Donna Laframboise

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Donna Laframboise is a Canadian investigative journalist, writer, and photographer. She has published critical reviews of the Intergovernmental Panel on Climate Change and its reports for the United Nations.


Laframboise has worked as a freelance photographer and journalist. She describes herself as a libertarian feminist, and earned a bachelors degree in women's studies at the University of Toronto in 1989.[1][2] Laframboise has written articles and editorials for Canada's National Post, The Globe and Mail, Toronto Star, and others.[1] In 1992, she asked for reconsideration of the guilty verdict for Guy Paul Morin,[3] who had been wrongly convicted of the 1984 rape and murder of a nine-year-old girl. He was sentenced to life in prison in 1992. Renewed DNA testing led to overturning of this verdict in 1995. From 1993 to 2001, Laframbroise served on the board of directors of the Canadian Civil Liberties Association.[1]

In 1997, Laframbroise published The Princess at the Window: A New Gender Morality, a book critical of many aspects of contemporary feminism. Gender studies scholar Joan Sangster went so far to call Laframboise an "anti-feminist", and dismissed her "frontal attack" on abuse accusations against Grandview Training School for Girls staff in the 1990s.[4]

Publications on the global warming controversy[edit]

Laframboise is an outspoken critic of the scientific assessment of global warming published by the Intergovernmental Panel on Climate Change (IPCC). In 2010, she commented on the outcome of the Climatic Research Unit email controversy enquiries, echoing the complaints of others such as the Global Warming Policy Foundation.[5]

In 2010, Laframboise organized a "citizen audit" of the IPCC Fourth Assessment Report, to determine how many of the report's sources were peer-reviewed. The audit claims that 21 of the report's 44 chapters used fewer than 60% peer-reviewed sources, with the other sources being non-peer-reviewed material, commonly called "grey literature".[6][7][8] The IPCC has clear guidelines allowing the use of non peer-reviewed grey literature where appropriate, subject to evaluation by the IPCC authors. An IPCC spokesman has stated that such sources include government statistics or reports from industry associations, and said "We do not believe that it is appropriate to keep out such material from the process."[2][9]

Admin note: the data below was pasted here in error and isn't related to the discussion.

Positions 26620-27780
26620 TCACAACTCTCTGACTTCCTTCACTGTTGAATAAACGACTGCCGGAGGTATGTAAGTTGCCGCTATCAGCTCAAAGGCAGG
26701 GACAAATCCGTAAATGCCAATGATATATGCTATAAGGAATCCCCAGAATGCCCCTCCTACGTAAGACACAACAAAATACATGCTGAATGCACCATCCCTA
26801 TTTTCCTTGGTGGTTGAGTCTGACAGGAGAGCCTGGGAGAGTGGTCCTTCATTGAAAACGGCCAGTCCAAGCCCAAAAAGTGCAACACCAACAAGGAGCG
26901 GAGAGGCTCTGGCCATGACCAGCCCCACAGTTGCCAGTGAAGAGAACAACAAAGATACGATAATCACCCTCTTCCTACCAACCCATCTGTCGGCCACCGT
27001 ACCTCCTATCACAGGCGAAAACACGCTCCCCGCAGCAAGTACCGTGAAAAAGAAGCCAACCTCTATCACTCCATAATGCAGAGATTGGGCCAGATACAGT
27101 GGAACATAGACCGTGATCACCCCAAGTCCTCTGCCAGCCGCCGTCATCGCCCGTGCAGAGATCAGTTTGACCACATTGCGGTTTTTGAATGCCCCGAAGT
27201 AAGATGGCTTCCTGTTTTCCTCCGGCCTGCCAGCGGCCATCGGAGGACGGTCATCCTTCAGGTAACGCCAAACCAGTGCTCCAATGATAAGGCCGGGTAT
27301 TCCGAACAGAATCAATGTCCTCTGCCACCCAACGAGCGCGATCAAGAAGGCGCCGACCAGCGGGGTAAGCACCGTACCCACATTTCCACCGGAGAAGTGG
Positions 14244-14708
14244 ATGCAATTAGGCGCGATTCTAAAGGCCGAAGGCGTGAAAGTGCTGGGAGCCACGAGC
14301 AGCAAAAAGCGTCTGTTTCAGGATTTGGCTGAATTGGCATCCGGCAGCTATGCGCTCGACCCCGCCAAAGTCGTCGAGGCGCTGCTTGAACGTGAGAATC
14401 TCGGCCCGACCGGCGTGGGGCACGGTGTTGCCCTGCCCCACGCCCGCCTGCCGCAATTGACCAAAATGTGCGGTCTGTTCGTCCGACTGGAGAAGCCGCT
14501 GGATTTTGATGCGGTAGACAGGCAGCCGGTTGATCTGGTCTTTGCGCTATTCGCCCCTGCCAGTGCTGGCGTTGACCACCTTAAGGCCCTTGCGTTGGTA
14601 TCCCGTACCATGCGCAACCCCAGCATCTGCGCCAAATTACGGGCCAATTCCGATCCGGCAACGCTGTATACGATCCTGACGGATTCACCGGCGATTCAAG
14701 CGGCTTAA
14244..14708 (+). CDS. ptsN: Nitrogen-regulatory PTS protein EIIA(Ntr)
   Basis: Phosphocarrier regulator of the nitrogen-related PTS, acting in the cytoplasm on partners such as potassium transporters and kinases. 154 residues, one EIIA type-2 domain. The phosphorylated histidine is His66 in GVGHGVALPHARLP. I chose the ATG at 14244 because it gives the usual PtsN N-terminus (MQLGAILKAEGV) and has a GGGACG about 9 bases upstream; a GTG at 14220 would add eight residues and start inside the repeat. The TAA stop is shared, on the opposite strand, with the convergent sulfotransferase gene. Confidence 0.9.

In 2011, she published a book about the Intergovernmental Panel on Climate Change, The Delinquent Teenager Who Was Mistaken for the World's Top Climate Expert. She promotes her perspective on Global warming on her blog. Laframboise claims that the IPCC's appeal to authority doesn't live up to its own promises,[10] and this book has received some critical attention.[11]

IPCC Fifth Assessment Report[edit]

In 2013, Laframboise received leaked drafts of the IPCC Fifth Assessment Report WG II section on Impacts, Adaptation and Vulnerability, and commented on them on her blog. She wrote that NGOs like the World Wide Fund for Nature, Conservation International and Germanwatch had provided comments based on grey literature, to push a political agenda.[2] IPCC Spokesman Jonathan Lynn commented that the data leak broke a confidentiality agreement which did not have legal force. Authors of the report also included industry representatives such as the insurer Munich Re and the oil company ExxonMobil.[2]


  • The Delinquent Teenager Who Was Mistaken for the World's Top Climate Expert (2011). ISBN 9781466453487
  • Into the Dustbin: Rajendra Pachauri, the Climate Report & the Nobel Peace Prize. Amazon CreateSpace Publishing, 2013. ISBN 1492292400


  1. ^ a b c "Donna Laframboise Google Account". Archived from the original on 23 October 2016.{{cite web}}: CS1 maint: unfit URL (link)
  2. ^ a b c d Neuer IPCC-Bericht: Weltklimarat gesteht zweites Datenleck ein, Christoph Seidler, Spiegel 2013
  3. ^ The Genetic Imaginary: DNA in the Canadian Criminal Justice System, Neil Gerlach, University of Toronto Press, 2004
  4. ^ Girl Trouble: Female Delinquency in English Canada, Joan Sangster: Between the Lines, 08.12.2010
  5. ^ Case Studies in Crisis Communication: International Perspectives on Hits and Misses. Amiso M. George, Cornelius B. Pratt. Routledge, 13.08.1997
  6. ^ Main Findings of the Citizen Audit of IPCC AR4
  7. ^ Koprowski, Gene J. "Last in Class: Critics Give U.N. Climate Researchers an 'F'", Fox News, April 19, 2010.
  8. ^ "About"
  9. ^ "Appendix A to the Principles Governing IPCC Work" (PDF). IPCC. 2008. p. 14. Archived from the original (PDF) on 2013-07-01. Retrieved 2010-01-31. Because it is increasingly apparent that materials relevant to IPCC Reports, in particular, information about the experience and practice of the private sector in mitigation and adaptation activities, are found in sources that have not been published or peer-reviewed (e.g., industry journals, internal organisational publications, non-peer reviewed reports or working papers of research institutions, proceedings of workshops etc) the following additional procedures are provided. These have been designed to make all references used in IPCC Reports easily accessible and to ensure that the IPCC process remains open and transparent.
  10. ^ Review, The Delinquent Teenager Who Was Mistaken for the World's Top Climate Expert,, October 25, 2011
  11. ^ Review, The Delinquent Teenager Who was mistaken for the world's top climate expert The Science Fact & Science Fiction Concatenation April 30, 2014

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